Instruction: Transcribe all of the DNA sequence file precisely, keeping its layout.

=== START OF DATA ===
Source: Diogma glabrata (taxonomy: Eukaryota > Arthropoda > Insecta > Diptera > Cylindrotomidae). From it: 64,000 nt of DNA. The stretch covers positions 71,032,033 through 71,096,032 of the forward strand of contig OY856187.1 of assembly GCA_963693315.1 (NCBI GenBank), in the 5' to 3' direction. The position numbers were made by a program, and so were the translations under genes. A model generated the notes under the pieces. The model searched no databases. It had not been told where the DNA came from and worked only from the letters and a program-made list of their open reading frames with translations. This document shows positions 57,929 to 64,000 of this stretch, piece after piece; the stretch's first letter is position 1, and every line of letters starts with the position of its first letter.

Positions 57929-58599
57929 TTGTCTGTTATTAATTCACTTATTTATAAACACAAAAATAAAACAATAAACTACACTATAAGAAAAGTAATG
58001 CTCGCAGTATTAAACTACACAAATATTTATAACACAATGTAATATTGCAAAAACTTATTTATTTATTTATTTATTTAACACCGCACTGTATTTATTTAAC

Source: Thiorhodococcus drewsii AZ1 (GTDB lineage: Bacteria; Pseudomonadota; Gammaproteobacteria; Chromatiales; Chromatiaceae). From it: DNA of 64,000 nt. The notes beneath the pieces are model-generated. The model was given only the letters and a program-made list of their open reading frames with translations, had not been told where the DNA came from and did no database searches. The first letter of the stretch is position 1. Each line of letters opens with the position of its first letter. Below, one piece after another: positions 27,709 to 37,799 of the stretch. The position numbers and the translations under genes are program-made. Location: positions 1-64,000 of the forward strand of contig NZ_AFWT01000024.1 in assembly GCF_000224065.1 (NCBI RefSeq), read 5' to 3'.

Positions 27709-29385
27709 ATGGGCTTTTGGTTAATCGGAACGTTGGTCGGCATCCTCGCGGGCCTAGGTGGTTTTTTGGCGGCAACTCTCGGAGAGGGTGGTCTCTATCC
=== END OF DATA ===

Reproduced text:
Source: Diogma glabrata (taxonomy: Eukaryota > Arthropoda > Insecta > Diptera > Cylindrotomidae). From it: 64,000 nt of DNA. The stretch covers positions 71,032,033 through 71,096,032 of the forward strand of contig OY856187.1 of assembly GCA_963693315.1 (NCBI GenBank), in the 5' to 3' direction. The position numbers were made by a program, and so were the translations under genes. A model generated the notes under the pieces. The model searched no databases. It had not been told where the DNA came from and worked only from the letters and a program-made list of their open reading frames with translations. This document shows positions 57,929 to 64,000 of this stretch, piece after piece; the stretch's first letter is position 1, and every line of letters starts with the position of its first letter.

Positions 57929-58599
57929 TTGTCTGTTATTAATTCACTTATTTATAAACACAAAAATAAAACAATAAACTACACTATAAGAAAAGTAATG
58001 CTCGCAGTATTAAACTACACAAATATTTATAACACAATGTAATATTGCAAAAACTTATTTATTTATTTATTTATTTAACACCGCACTGTATTTATTTAAC

Source: Thiorhodococcus drewsii AZ1 (GTDB lineage: Bacteria; Pseudomonadota; Gammaproteobacteria; Chromatiales; Chromatiaceae). From it: DNA of 64,000 nt. The notes beneath the pieces are model-generated. The model was given only the letters and a program-made list of their open reading frames with translations, had not been told where the DNA came from and did no database searches. The first letter of the stretch is position 1. Each line of letters opens with the position of its first letter. Below, one piece after another: positions 27,709 to 37,799 of the stretch. The position numbers and the translations under genes are program-made. Location: positions 1-64,000 of the forward strand of contig NZ_AFWT01000024.1 in assembly GCF_000224065.1 (NCBI RefSeq), read 5' to 3'.

Positions 27709-29385
27709 ATGGGCTTTTGGTTAATCGGAACGTTGGTCGGCATCCTCGCGGGCCTAGGTGGTTTTTTGGCGGCAACTCTCGGAGAGGGTGGTCTCTATCC